Only very few adverse events associated with FMT have been described in the available literature so far, focussing on general population. In more than 200 fecal transplantation procedures at the Academic Medical Centre of Amsterdam, The Netherlands, and more than 3000 at the Centre for Digestive Diseases in Sydney, Australia, no serious adverse event have been reported. Most patients treated with FMT experienced diarrhea on the day of the procedure and only a minority of the patients reported belching, abdominal cramping or constipation. These observations coincide with published case reports and series of FMT for CDI[14,15]; adverse events were reported for only 3 of 317 patients (upper gastrointestinal tract bleeding, peritonitis or enteritis). In another case report, nasoduodenal FMT for Crohn’s disease resulted in transient adverse effects, such as fever and abdominal tenderness in three out of four patients. However, the symptoms were temporary and ceased spontaneously in the following two days post FMT. A case report by Borody et al, in which FMT was administered during colonoscopy, does not describe any side effects due to the procedure. Substantially, long-term follow up studies state FMT as a safe and feasible procedure without major adverse events.
Due to impaired bowel function, among other characteristics, patients with spinal cord injury are a challenging population. In particular, CDI in SCI-patients seems to take a more severe clinical course. Furthermore, bowel preparation as the initial step of FMT is less effective, which may lead to deterioration of the FMT outcome.
This case emphasizes that FMT is feasible and effective in the treatment of CDI in tetraplegic patients; however, possible adverse and even severe adverse events have to be taken into consideration. In a population of ninety-nine immunosuppressed patients, severe adverse events occurred in 15% of the patients, including one procedure-associated and one non procedure-associated death. Astonishingly, infection has not been the leading problem. Although our patient showed symptoms of systemic inflammation response syndrome, an infectious cause was not identified during the extensive diagnostic work-up. We hypothesize that some bacteria, possibly C. difficile, might have passed the severely destroyed mucosal layer during colonoscopy of the insufficiently prepared large bowel. The assumed transient bacteremia may be avoidable by performing FMT using a nasojejunal tube.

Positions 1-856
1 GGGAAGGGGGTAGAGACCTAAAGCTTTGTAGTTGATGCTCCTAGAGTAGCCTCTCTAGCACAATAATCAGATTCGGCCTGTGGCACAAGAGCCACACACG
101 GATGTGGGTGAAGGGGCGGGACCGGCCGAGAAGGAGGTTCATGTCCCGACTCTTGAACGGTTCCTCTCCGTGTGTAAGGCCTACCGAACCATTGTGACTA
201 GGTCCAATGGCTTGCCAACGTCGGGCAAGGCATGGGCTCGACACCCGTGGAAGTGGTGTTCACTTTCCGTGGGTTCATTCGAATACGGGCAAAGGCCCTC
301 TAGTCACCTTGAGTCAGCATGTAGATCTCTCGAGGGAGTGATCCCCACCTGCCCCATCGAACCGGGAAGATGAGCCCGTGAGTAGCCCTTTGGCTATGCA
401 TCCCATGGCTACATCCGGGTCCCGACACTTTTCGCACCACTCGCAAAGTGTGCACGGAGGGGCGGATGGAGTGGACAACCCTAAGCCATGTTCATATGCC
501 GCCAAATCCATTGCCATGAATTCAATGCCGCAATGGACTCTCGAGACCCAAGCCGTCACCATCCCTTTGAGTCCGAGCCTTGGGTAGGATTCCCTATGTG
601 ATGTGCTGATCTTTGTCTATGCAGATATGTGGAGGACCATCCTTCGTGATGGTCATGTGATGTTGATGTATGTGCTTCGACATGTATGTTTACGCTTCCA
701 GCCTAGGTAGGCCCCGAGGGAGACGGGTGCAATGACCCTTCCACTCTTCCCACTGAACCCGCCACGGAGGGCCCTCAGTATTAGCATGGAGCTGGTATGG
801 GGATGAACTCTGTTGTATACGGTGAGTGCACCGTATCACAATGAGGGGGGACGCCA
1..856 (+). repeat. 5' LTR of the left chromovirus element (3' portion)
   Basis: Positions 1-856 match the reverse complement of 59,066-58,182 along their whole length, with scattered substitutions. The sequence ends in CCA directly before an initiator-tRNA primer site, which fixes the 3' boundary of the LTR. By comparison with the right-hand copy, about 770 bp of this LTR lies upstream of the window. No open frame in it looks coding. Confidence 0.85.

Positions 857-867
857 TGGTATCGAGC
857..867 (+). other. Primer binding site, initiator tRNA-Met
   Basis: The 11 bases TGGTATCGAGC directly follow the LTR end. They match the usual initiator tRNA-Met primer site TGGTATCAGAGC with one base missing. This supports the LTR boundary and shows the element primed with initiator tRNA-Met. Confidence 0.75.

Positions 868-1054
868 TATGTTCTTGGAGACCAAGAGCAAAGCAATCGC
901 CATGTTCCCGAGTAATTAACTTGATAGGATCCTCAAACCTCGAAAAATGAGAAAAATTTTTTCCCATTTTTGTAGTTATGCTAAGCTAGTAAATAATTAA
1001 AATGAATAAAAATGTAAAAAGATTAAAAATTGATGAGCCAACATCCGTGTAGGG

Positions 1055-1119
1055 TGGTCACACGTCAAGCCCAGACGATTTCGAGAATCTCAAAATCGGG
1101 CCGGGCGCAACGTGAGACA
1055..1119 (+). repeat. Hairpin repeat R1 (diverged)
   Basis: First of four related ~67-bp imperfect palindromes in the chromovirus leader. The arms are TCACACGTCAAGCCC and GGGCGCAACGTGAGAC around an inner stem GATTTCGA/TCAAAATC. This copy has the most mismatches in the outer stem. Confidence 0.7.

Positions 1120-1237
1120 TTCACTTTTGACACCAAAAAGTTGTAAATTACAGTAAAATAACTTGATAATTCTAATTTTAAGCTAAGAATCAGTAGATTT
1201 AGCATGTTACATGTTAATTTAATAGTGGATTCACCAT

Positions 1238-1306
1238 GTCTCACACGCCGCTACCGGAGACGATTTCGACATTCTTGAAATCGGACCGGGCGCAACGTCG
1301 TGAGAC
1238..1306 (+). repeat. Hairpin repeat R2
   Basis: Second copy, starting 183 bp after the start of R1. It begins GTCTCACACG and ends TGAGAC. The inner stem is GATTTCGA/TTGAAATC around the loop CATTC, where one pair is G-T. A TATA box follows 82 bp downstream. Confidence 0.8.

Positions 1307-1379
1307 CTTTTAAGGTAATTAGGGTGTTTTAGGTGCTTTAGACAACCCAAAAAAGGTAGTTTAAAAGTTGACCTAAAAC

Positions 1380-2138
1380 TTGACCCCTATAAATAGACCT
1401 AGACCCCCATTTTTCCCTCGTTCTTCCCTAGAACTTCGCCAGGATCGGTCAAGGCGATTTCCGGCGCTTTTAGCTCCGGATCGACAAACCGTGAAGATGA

Although the cause remained uncertain, the treatment for septic CDI using metronidazole, vancomycin and tigecycline was initiated. With the absence of diarrhea 12 wk after the FMT procedure, the enterocolitis is considered to be in remission, emphasizing that antibiotic treatment after FMT did not lead to a relapse of CDI in the sense of the international definition[21,22].
To our knowledge, this is the first case reporting successful fecal microbiota transfer in a SCI-patient with recurrent CDI. Severe adverse events, although rarely described in literature, have to be considered subsequent to FMT, especially in patients with further impairments of bowel function. In cases of tetraplegic patients, oral administration of the stool suspension might be more feasible than through a colonoscope due to the impaired bowel cleansing prior to the procedure and therefore a higher microbial load. However, antibiotic treatment after FMT does not necessarily deteriorate the outcome of fecal microbiota transplantation.
A patient with acute spinal cord injury leading to incomplete tetraplegia developed recurrent diarrhea after antibiotic treatment of ventilator associated pneumonia.
Relapsing Clostridium difficile (C. difficile) infection (CDI) was likely.
After several regimens to treat CDI, fecal microbiota transplantation (FMT) was planned and undertaken.
An ELISA detected C. difficile toxins A and B, polymerase chain reaction proved C. difficile ribotype 027.
Colonoscopy during FMT showed pseudomembranous colitis, a computed tomography scan four days later revealed severe colitis; all other examinations did not show pathological signs.
Relapsing CDI was treated by FMT, which four days later resulted in a systemic inflammatory response syndrome (SIRS); subsequent treatment with tigecycline, rifaximin and vancomycin led to prompt complete recovery.
There is an increasing interest in the literature in FMT but descriptions of complications are scarce. Furthermore, several special groups of patients have been treated with FMT but no tetraplegic patient with functional abnormalities of the gastrointestinal and colonic tract has been described so far.
The authors report the first case of FMT in a tetraplegic patient and describe a possible, procedure related serious adverse event.
This is an interesting case report of CDD treated with FMT in a patient with acute spinal cord injury who had been previously treated with antibiotics. The paper is well written and the case is interesting and potentially useful for readers.